- a regulatory system that continually drives out of the market the worst-performing products.
As we live in a world in which it is not possible to do everything at once, the process of shifting the focus of the economy closes off some possibilities and simultaneously frees resources to devote to new possibilities that were previously not available. Provided that the suitability of available options is rethought and new options, designed to match the objectives of the new economy, are actively generated, and as long as the shift in focus is not targeted at a reduction in economic output, then there is an extremely high probability that economic output will not be reduced in the long run as a result of the change of focus. In other words, the economy will perform, according to conventional criteria, as well as before.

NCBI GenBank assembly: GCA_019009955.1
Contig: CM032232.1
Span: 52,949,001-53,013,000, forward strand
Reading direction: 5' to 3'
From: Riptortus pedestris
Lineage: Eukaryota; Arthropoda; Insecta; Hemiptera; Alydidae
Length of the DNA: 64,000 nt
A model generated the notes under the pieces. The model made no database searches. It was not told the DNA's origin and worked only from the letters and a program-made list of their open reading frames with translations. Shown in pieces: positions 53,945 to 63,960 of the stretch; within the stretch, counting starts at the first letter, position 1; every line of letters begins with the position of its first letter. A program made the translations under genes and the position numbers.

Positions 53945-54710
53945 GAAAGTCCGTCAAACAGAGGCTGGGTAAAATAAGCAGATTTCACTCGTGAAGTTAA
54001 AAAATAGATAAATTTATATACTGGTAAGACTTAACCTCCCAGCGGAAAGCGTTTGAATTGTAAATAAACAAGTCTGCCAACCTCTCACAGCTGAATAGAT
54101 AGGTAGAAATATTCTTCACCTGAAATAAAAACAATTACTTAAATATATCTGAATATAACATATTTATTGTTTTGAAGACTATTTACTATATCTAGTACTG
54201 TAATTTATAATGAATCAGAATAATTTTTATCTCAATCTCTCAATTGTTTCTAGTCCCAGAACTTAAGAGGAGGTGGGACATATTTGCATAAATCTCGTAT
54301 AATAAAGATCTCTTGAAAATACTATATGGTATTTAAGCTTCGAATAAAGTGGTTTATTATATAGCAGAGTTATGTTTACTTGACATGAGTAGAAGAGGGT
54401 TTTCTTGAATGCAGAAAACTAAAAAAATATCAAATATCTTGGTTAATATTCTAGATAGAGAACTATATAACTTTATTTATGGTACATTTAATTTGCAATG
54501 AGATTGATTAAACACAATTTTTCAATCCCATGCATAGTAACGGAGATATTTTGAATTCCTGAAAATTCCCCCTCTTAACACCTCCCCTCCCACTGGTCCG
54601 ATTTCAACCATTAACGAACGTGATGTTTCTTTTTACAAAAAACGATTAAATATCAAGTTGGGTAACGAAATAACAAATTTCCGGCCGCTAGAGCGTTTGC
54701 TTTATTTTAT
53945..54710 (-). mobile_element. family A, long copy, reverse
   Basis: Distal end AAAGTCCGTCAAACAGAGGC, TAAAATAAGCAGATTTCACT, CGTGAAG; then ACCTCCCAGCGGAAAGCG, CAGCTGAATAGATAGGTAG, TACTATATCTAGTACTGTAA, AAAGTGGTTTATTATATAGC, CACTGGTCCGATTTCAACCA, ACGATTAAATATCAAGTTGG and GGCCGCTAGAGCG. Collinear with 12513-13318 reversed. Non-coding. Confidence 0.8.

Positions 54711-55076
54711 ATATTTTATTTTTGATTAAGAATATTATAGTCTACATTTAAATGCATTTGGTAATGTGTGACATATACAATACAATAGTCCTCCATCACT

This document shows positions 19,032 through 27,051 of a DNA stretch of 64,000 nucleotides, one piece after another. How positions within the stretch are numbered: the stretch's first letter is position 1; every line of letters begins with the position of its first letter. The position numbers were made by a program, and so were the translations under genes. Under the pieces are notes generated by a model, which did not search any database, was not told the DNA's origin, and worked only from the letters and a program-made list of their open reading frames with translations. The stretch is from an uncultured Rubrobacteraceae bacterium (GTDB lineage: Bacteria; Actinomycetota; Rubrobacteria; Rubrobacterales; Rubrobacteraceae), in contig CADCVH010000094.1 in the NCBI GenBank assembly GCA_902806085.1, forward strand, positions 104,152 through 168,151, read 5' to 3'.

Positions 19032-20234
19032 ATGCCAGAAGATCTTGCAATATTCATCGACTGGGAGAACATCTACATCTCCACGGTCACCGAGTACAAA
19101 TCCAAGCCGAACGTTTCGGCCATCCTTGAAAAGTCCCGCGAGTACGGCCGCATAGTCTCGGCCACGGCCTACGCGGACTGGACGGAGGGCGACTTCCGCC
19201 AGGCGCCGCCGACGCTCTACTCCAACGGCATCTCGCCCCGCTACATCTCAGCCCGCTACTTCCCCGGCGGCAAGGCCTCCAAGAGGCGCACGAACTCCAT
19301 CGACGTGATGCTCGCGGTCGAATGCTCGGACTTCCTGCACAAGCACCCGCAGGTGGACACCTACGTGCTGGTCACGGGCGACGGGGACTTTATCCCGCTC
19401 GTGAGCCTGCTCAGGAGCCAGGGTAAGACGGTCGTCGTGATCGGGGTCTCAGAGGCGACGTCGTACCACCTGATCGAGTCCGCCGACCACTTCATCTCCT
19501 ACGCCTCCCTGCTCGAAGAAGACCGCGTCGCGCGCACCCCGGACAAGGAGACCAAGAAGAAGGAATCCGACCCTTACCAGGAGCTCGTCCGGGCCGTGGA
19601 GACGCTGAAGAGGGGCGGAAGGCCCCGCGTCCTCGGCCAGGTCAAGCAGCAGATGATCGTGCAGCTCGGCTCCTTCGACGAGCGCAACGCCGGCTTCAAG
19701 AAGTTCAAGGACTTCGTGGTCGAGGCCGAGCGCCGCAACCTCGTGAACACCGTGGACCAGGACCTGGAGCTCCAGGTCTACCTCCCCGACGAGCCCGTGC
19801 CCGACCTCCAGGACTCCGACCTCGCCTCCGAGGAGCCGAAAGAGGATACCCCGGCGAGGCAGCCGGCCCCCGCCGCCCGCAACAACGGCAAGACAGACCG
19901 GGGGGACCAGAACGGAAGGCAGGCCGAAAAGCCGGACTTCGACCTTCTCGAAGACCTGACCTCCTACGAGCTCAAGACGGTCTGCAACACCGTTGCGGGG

To create a successful ecologically sustainable economy it will probably be necessary to:
If a win-win outcome is to be assured in terms of achieving ecological sustainability without detriment to economic performance then both this goal need to be formally stated.
These steps above need to be undertaken in such a way that the typical problems of central planning are avoided. (See the Table 1.)
The steps set out in the previous sub-section for creating an ecologically sustainable economy without trading off economic performance are designed to maximise the chances of this outcome but they do not in themselves guarantee it. The outcome will only occur if it is technically and socially possible to create a win-win economy. How confident can we be that this is possible.
The broad historical experience of the shift from hunter-gatherer, to agricultural mode to industrial mode of production tends to suggest that the growth of economic productivity has been closely linked to the use of more and cheaper resources. So there is a widely held view that any attempt to:
must reduce productivity and total economic output.